The Jerusalem Artichoke: Nova Scotia’s Best Kept Secret

A group of 11 (hungry) individuals gathered at Local Source Market on Thursday, January 13th for the first class in the winter cooking class series.  Carol, our teacher for the week, had designed a menu to spotlight the underappreciated Jerusalem artichoke.

 

Before we could begin cooking, there was a fair bit of scrubbing that needed to be done as many of our Jerusalem artichokes had come straight from the ground.  Unphased, we got to work.  Soon, elbow deep in sinks full of muddy water, we were done scrubbing and ready to peel and chop.  Luckily, Carol was able to instruct us on the basics of peeling these lumpy little tubers as it seems a daunting task at first.  In the end, we cleaned, peeled and chopped (oh, and ate of course!) about 9lbs of Jerusalem artichokes.

Cream of Jerusalem Artchoke Soup (serves 6-8 people)
2 lb. (1kg) Jerusalem artichokes, well scrubbed
1 tbsp (15 mL) butter
1 large cooking onion, chopped
1/2 lb (250g) celey root, peeled and chopped
6 cups (1.5L) homemade stock (we used homemade veggie stock)
1 cup heavy cream (we used cream blend)
salt, pepper (white pepper preferably), and lemon juice to taste
top with fresh parsley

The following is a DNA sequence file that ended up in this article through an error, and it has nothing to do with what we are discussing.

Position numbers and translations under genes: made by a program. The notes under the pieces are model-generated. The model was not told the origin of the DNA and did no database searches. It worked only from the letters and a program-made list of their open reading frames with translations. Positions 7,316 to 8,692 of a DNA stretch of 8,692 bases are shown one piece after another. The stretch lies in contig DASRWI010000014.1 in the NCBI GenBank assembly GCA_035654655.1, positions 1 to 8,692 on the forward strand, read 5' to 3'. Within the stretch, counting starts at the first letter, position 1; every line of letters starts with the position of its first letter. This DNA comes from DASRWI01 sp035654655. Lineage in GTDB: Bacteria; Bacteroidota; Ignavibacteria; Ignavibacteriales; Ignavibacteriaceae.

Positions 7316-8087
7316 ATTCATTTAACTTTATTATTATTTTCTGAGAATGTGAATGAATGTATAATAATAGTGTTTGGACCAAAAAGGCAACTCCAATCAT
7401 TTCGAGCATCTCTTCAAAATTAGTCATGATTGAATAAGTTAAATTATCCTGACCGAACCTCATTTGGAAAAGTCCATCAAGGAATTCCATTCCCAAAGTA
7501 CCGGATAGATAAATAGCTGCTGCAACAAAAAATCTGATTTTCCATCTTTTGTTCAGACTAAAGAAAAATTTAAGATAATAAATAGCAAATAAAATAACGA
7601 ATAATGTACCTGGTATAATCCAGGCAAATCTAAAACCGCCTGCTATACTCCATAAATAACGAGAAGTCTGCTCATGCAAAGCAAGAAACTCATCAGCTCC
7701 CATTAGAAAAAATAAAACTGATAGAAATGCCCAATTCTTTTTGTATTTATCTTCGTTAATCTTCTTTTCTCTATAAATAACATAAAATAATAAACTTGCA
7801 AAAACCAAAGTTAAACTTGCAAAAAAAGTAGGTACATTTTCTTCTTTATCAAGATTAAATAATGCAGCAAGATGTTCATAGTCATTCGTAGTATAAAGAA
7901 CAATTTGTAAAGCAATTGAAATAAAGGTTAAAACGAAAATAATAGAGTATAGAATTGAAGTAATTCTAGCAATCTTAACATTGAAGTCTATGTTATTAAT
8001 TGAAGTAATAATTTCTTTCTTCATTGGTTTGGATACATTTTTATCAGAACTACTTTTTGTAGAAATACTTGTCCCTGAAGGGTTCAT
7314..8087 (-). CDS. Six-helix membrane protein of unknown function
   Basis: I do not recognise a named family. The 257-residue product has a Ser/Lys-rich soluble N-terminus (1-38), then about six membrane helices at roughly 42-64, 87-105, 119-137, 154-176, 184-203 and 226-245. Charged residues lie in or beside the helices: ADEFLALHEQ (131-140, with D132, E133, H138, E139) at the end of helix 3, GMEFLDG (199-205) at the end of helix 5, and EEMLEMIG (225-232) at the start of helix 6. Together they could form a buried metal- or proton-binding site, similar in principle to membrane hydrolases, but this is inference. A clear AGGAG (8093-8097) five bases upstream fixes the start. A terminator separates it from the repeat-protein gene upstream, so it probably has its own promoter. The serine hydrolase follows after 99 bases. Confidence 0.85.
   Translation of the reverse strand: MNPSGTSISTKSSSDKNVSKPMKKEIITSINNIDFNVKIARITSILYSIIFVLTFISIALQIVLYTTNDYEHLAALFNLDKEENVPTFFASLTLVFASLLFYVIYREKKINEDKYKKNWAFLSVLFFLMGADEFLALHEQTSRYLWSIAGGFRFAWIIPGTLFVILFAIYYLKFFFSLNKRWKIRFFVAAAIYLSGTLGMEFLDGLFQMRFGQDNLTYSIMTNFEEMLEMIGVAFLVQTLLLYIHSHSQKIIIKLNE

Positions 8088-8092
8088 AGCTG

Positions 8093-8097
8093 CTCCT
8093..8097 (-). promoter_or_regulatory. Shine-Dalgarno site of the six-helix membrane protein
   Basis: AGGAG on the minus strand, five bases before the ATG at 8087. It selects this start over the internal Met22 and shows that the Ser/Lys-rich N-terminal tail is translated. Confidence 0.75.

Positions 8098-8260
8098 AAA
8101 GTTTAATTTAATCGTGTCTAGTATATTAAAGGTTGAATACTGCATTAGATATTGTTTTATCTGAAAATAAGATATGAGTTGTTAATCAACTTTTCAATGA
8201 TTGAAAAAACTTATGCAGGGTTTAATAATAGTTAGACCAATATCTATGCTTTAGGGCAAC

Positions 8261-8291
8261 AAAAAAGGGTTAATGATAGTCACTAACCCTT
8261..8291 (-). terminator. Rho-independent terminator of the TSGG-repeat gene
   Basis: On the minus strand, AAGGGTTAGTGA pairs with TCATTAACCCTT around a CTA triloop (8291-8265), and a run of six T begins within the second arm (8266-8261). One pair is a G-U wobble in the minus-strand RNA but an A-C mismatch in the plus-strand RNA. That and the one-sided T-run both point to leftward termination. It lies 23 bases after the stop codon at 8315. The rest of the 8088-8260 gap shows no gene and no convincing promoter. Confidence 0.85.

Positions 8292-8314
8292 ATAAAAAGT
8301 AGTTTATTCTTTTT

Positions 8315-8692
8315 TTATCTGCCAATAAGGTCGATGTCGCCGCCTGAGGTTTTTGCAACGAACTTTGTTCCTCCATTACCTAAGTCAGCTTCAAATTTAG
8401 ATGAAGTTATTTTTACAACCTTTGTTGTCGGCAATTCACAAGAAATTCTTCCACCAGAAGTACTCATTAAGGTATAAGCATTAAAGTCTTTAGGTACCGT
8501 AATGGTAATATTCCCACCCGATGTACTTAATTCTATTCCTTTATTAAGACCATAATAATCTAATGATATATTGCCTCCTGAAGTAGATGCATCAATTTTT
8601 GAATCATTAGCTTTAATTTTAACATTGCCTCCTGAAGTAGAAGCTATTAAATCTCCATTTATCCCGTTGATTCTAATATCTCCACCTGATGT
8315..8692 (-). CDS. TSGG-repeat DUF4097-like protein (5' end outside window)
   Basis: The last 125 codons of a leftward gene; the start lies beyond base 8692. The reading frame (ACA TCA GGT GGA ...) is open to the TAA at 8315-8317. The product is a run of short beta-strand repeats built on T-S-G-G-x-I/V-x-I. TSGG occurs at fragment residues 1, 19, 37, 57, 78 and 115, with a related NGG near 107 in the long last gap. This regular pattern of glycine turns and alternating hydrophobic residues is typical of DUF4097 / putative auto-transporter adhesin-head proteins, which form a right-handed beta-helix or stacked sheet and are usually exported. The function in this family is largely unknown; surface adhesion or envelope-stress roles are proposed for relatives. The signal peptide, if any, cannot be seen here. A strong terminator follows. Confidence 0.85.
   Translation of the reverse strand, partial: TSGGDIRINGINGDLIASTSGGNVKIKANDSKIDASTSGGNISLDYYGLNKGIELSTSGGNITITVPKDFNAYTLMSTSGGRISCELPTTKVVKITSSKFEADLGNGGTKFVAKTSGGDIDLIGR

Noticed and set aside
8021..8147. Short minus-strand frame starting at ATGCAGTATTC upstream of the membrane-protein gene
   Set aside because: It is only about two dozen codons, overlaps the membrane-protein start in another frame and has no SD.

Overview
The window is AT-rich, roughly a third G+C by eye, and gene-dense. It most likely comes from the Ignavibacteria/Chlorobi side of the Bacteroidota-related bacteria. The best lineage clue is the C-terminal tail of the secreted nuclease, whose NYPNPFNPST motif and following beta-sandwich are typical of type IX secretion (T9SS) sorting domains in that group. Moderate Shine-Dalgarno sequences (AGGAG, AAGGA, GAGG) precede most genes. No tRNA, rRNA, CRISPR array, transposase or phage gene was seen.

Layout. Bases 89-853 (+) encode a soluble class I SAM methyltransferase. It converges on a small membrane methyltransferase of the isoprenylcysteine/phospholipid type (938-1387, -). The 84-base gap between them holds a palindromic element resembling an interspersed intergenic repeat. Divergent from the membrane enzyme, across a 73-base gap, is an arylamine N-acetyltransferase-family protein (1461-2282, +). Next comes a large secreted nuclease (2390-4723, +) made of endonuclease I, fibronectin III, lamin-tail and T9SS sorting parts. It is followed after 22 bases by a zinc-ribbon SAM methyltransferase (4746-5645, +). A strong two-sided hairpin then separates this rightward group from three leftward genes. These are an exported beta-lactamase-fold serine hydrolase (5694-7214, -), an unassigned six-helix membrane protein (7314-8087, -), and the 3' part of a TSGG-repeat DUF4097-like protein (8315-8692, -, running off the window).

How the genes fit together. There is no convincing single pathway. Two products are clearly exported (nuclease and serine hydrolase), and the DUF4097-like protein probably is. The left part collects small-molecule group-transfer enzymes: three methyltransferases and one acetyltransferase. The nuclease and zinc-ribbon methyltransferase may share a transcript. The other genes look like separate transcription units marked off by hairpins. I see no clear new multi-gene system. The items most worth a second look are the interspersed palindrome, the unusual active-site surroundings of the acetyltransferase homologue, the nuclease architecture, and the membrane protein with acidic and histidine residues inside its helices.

Chop the Jerusalem artichokes and place them in a bowl of cold water to prevent blackening. In a large saucepan, melt butter over medium heat. Gently saute onion and celery root until soft – about 5 minutes. Add Jerusalem artichokes and stock. Simmer 20 minutes or until tender. Puree with a hand blender. Whisk in cream.

We also made our own (chunky) bacon bits with Oulton’s delicious bacon as an optional addition to the soup.

Raw Jerusalem Artichoke Salad

12 Jerusalem artichokes, thinly sliced

1 cup (quality) oil

1/2 cup apple cider vinegar

1 onion, thinly sliced

1 clove crushed garlic

fresh dill, fresh thyme, salt and pepper to taste

I had never (knowingly at least) eaten a Jerusalem artichoke before. I have certainly been missing out! They are absolutely delicious – and very versitile. According to Carol, they are also very easy to grow. Hmm…

Yours in food, Keltie

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4 thoughts on “The Jerusalem Artichoke: Nova Scotia’s Best Kept Secret

  1. I love Jerusalem artichokes and they have a great story attached to the name. They are the root of the sunflower plant and the name of sunflowers in Italian is Girasole (sp?) which sounds a lot like Jerusalem to english ears. I leave it to another commenter to tell me why they are also called artichokes?

    They are very hard to get here in Ontario and I think it may be because no one knows what to do with them. We use them in soups, salads or just a simple saute with steak. Lov’em!

  2. Thanks for writing about this delicious vegetable. FYI, I don’t bother to peel the papery skin before cooking with them — a good scrubbing with a soft brush (the “world’s kindest nail brush” from Lee Valley works especially well) has always seemed to be enough.

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